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Afghanistan To Free Most Prisoners Seen As Threat By U.S.

Prisoners stand in line for release during a ceremony handing over the Bagram prison to Afghan authorities at the U.S. air base north of Kabul in March 2013.
Prisoners stand in line for release during a ceremony handing over the Bagram prison to Afghan authorities at the U.S. air base north of Kabul in March 2013.
KABUL -- Afghanistan says it will release scores of prisoners despite objections from the United States, which considers them a security threat.

The decision was announced after a meeting on January 9 chaired by President Hamid Karzai. Karzai's spokesman, Aimal Faizi, told RFE/RL that 72 out of 88 prisoners deemed a threat by the United States will be released.

"The committee that has been assigned to review the cases of the Bagram detainees was tasked to release immediately those innocent inmates who spent months and years in prison with no evidence against them," Faizi said.

"The responsible committee will decide when exactly they will be released."

The United States is strongly opposed to the prisoners' release, saying there is proof of their involvement in deadly attacks on foreign troops.

State Department spokeswoman Jen Psaki said on January 9 the United States considers 72 of those detainees dangerous.

"These 72 detainees are dangerous criminals against whom there is strong evidence linking them to terror-related crimes, including the use of improvised explosive devices, the largest killer of Afghan civilians," Psaki said at a news briefing.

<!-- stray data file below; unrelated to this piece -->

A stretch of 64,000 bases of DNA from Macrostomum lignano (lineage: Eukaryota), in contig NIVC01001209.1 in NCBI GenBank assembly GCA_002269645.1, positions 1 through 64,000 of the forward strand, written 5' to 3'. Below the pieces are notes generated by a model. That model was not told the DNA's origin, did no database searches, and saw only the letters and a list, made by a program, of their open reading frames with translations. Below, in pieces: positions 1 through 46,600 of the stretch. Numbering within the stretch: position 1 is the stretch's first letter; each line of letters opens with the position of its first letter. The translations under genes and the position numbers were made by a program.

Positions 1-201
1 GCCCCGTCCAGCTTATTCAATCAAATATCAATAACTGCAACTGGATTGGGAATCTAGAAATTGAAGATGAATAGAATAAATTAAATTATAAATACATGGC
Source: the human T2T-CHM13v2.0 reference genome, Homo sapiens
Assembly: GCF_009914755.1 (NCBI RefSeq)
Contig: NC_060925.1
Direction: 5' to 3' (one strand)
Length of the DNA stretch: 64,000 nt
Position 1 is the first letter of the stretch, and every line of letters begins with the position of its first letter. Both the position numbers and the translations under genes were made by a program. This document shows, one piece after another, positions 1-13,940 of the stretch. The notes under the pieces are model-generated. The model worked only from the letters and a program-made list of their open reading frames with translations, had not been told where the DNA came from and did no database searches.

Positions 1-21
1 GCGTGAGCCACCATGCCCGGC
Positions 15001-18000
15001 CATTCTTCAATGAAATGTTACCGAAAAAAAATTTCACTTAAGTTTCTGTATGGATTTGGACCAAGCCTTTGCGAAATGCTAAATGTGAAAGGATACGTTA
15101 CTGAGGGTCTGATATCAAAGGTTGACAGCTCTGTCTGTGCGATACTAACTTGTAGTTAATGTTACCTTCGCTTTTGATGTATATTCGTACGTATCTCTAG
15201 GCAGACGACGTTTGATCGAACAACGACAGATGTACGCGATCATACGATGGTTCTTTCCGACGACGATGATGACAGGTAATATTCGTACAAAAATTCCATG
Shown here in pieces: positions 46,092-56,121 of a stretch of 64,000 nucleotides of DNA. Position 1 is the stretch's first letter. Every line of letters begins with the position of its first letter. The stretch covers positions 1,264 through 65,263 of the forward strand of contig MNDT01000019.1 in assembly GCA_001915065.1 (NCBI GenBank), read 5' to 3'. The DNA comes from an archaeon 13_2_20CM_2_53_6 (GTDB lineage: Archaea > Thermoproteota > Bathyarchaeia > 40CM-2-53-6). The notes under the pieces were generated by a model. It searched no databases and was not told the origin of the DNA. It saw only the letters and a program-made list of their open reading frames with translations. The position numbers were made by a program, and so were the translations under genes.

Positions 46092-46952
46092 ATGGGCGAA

The prisoners' release would further raise tensions in relations between the two countries, already strained over Karzai's refusal to sign a security pact with Washington allowing some foreign troops to remain in Afghanistan after the withdrawal of the NATO-led military coalition this year.

Psaki said "time will tell" whether the release of the detainees will affect the signing of the agreement. Psaki said it was in the interest of the Afghan people and its government to sign it.

But the Afghan government, in a statement on January 9, said there was no evidence against 45 of the 88 prisoners, while the evidence against a further 27 detainees was not enough to put them on trial.

The remaining 16 would remain in jail and are expected to be put on trial.

U.S. officials say the 88 men are responsible for the deaths of over 60 NATO-led coalition soldiers and 57 Afghans.

The 88 prisoners are held at a detention facility near U.S. air base at Bagram, north of Kabul, which U.S. forces turned over to Afghan control in March 2013.

The prison handover came after intense negotiations because Washington feared dangerous inmates would be freed.

U.S. senators visiting Afghanistan last week warned that releasing the prisoners would seriously damage ties with Washington.

U.S.-Afghan ties hit another low in recent months when Karzai made a surprise decision not to sign the Bilateral Security Agreement promptly, despite promising to do so.

Karzai has said any security deal can wait until after the presidential election in April.

The United States says it needs time to prepare for a post-2014 mission. Without a deal, Washington could pull out most of its troops after 2014.

With reporting by Reuters and AFP